Main opposition Kuomintang Chairman Ma Ying-jeou (馬英九) said yesterday that a key bill related to a major arms procurement package from the United States must be settled in the next legislative session.
Ma made the remarks at KMT headquarters during a meeting with a group of foreign dignities visiting Taiwan to attend the January 23 World Freedom Day activities.
Ma confirmed that he met Legislative Yuan Speaker Wang Jin-pyng (王金平) Wednesday and that they exchanged opinions on the arms purchase bill and a disputed nomination list for Control Yuan members submitted by President Chen Shui-bian (陳水扁) that also remains pending legislative approval.
According to Ma, Wang shared his view that the two issues should be resolved in the next legislative session through negotiations with the ruling Democratic Progressive Party and its ally, the Taiwan Solidarity Union.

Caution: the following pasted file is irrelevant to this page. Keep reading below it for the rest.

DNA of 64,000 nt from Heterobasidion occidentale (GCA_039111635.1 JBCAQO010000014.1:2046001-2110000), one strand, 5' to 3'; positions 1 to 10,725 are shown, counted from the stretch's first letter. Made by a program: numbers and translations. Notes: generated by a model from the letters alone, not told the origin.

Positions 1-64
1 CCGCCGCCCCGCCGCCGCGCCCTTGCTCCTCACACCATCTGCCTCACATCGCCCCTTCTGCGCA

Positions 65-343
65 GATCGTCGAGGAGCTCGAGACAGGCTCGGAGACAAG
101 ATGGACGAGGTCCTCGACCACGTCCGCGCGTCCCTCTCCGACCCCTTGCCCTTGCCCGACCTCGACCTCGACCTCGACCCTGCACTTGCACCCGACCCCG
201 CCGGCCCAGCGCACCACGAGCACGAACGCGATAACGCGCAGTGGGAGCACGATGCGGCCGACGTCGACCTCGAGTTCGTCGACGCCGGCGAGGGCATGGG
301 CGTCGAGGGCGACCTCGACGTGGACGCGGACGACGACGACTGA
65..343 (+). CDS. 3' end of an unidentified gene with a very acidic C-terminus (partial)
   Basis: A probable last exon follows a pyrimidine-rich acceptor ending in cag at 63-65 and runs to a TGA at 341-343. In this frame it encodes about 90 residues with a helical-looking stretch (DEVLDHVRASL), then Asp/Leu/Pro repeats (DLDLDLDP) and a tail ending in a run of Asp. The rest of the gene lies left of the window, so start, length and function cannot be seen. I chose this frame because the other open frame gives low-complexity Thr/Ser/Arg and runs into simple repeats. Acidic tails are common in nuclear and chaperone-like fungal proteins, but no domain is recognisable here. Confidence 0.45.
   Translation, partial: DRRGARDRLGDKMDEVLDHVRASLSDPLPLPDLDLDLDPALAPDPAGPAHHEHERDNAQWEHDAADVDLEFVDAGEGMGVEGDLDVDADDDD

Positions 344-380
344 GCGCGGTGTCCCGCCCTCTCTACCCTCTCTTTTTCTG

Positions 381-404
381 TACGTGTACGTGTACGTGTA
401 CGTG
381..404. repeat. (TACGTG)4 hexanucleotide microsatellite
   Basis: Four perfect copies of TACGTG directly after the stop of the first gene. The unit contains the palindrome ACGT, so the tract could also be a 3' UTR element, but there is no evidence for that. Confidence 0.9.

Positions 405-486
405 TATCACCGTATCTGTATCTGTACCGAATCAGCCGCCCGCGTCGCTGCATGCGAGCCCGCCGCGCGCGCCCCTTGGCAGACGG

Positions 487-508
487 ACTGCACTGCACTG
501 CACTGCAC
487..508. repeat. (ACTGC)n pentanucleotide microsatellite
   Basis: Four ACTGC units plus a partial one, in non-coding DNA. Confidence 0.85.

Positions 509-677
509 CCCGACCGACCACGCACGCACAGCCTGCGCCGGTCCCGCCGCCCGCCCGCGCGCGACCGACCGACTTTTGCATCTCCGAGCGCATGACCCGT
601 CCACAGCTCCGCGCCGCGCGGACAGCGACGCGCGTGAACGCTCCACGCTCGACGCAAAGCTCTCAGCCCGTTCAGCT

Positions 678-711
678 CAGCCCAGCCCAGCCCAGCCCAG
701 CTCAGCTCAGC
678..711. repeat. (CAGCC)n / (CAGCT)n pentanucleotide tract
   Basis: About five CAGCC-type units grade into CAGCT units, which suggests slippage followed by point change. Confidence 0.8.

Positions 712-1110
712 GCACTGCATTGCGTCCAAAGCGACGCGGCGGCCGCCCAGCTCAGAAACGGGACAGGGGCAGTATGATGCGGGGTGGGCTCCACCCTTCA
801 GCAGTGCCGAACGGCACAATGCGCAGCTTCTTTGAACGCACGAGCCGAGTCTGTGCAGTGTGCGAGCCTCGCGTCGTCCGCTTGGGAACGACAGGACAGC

But common ground on the two matters must be first found within the KMT, and the party will make public its own military procurement policy in February or March after relevant details have been elaborated upon and decided by the party's legislative caucus, he said.
As it would be an important step for the KMT to bring an end to the highly controversial weapons procurement bill issue at the Legislative Yuan, the party will fix a timetable for this purpose and seek negotiations with the DPP and the TSU in the next session.
According to the KMT chairman, this is also what he told Douglas Paal, outgoing director of the Taipei office of the American Institute in Taiwan, during a meeting early this week.
Commenting on the arms procurement package and the president's Control Yuan member nomination list later the same day, Wang, who is an influential figure in the KMT, confirmed that he did meet Ma and discussed the two bills with him Wednesday. Wang expressed the hope that the KMT will come up with clear policies regarding the two issues in the next legislative session after it opens February 21.
He hailed the KMT's "willingness and efforts to help" the ruling party break the impasse over the two issues at the Legislative Yuan, saying that whatever results might be produced will mean a conclusion to the disputes and help stabilize the political situation.